People walk by the site outside of Paonia everyday. They watch the progress of the construction. They say it looks “different.” Our odd-looking clay/straw walls rise about 18 inches above the Foswall block stem walls to protect them from snow and ground moisture. Our EconNest roof has a four-foot overhang to give shade from the summer sun and protection from rain and snow. Our timber framing looks Japanese and the house is square, not rectangular like most American houses. And, yes, there are sprouts of grass poking out of the walls. Passers by also see the prominent sign with the “ground rules” for the building site (Figure 3).
Probably the most frequent question we get, though, is regarding the distinction between straw/clay and straw bale construction. Straw bale and clay/straw construction are actually quite different. The light clay/straw construction combines loose straw with clay soils and water in a slurry. The straw and clay are tumbled so that each straw fiber is coated with clay making it fireproof, vermin proof and resistant to decay. The mixture is compacted in a 12″ form that creates a thick monolithic wall. When the wall is dry it contains both the insulating properties of straw (approximately R-24) and the mass storage capacity (about 50lb/ft) of earth. Due to the high clay content clay/straw walls are hygroscopic which means that they have the ability to moderate and balance indoor humidity, an important health-promoting factor. Because the clay/straw walls have sufficient texture to receive natural plasters, they will be covered directly with natural clay layers without the need for additional netting.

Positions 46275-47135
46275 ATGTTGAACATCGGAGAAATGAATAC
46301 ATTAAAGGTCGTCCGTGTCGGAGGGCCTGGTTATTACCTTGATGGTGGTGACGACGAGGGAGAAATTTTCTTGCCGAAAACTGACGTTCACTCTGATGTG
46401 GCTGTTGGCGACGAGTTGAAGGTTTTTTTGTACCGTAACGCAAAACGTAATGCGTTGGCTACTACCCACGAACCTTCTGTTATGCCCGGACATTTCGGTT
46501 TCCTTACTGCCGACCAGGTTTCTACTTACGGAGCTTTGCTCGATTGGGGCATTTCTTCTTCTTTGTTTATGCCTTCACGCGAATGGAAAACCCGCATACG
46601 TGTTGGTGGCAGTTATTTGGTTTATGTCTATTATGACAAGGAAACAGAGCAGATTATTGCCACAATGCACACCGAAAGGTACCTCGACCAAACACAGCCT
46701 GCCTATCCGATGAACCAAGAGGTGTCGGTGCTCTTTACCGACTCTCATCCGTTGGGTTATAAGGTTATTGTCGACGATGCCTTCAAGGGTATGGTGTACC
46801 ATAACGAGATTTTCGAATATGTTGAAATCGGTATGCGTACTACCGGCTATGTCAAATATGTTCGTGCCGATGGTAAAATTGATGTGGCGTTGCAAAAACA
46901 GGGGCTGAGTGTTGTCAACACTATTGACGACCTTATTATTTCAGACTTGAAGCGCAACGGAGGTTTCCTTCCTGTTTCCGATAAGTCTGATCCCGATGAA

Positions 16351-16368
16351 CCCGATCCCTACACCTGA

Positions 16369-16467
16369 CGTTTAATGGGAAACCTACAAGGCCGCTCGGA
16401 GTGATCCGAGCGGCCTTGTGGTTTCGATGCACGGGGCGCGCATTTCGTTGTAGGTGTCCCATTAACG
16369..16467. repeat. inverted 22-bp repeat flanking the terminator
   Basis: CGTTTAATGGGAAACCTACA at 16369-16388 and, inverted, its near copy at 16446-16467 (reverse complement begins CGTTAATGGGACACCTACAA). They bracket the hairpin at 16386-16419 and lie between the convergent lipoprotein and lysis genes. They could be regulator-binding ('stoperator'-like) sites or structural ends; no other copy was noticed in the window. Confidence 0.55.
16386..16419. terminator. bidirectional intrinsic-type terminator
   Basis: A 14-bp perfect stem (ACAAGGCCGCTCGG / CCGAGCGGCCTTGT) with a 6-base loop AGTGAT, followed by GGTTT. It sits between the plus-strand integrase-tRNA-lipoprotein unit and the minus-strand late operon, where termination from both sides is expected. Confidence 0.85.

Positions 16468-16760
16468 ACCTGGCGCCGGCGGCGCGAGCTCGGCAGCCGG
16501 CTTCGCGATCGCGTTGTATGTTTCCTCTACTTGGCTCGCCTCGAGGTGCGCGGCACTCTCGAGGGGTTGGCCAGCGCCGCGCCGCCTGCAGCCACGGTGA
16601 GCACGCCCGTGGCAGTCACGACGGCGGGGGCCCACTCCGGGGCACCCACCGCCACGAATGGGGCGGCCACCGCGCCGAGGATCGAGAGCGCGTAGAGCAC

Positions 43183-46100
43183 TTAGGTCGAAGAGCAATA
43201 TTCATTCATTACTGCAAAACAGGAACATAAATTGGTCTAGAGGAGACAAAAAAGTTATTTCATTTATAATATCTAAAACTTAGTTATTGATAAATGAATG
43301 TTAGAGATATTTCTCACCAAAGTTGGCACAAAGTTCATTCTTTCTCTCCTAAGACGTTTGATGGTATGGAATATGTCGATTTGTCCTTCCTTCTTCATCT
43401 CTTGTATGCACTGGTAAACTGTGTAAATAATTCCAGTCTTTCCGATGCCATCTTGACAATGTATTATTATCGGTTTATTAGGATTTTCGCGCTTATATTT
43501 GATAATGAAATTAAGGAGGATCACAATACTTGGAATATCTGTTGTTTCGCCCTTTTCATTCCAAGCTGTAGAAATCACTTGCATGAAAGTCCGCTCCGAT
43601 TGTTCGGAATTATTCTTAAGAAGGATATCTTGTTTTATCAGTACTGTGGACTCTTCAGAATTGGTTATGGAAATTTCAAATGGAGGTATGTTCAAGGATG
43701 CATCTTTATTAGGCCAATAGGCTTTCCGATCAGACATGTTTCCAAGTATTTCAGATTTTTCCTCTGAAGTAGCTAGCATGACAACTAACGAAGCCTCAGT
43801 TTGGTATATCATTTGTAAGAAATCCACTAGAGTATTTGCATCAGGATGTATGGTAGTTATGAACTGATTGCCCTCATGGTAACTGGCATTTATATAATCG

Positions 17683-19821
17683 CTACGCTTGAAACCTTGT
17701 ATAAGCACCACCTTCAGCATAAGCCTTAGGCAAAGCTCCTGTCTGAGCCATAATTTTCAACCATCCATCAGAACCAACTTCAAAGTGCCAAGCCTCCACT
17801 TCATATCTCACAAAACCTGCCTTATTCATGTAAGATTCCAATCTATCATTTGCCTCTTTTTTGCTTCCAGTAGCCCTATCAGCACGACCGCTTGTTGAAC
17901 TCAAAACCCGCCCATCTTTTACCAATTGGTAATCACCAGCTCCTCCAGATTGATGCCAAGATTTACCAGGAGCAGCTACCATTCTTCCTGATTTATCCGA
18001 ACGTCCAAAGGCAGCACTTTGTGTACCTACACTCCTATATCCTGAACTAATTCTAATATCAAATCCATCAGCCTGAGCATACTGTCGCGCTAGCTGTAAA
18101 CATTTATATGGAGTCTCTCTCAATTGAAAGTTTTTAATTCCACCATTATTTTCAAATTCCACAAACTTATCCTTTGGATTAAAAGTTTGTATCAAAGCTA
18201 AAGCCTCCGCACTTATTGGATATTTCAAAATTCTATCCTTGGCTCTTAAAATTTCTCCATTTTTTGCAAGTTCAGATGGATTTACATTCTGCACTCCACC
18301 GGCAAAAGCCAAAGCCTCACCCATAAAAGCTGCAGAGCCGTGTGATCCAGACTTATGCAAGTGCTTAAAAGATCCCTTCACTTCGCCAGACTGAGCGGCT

Yet the EcoNest architecture goes far beyond the walls. It is part of a philosophy of healthy building (or Bau-Biologie) . It is creating awareness about the need for “authentic,” safe homes that embrace ecologic values and that exemplify the human aspect and the needs of family life and nature. It is a holistic approach to the space where we spend 90% of our time. It is considering air quality, humidity, ion balance, electroclimate, light and proportion. It is a means of asking the hard questions about things we take for granted, like our blind trust in synthetic building materials and accepted building standards, the prevailing culture of “better living with chemistry,” and the make-up of the true American dream home.
Initially, our EcoNest will cost a bit more to build than a conventional house of the same size. This is intended to be our last house, so we want it to be a comfortable, healthy place to live. We are being mindful about the selection of building materials to be as free of harmful chemicals as are available and reasonably attainable. In using these products and procedures, we believe that we are safeguarding, to the best of our ability, our own health also the health of the construction crew and our environment. The thought process has opened our minds to different approaches to construction, energy use, water conservation and lifestyle. Hopefully, we can make a difference by advocating for a different – healthier – approach to living in our home. Sometimes you just have to believe and make choices along a chosen path.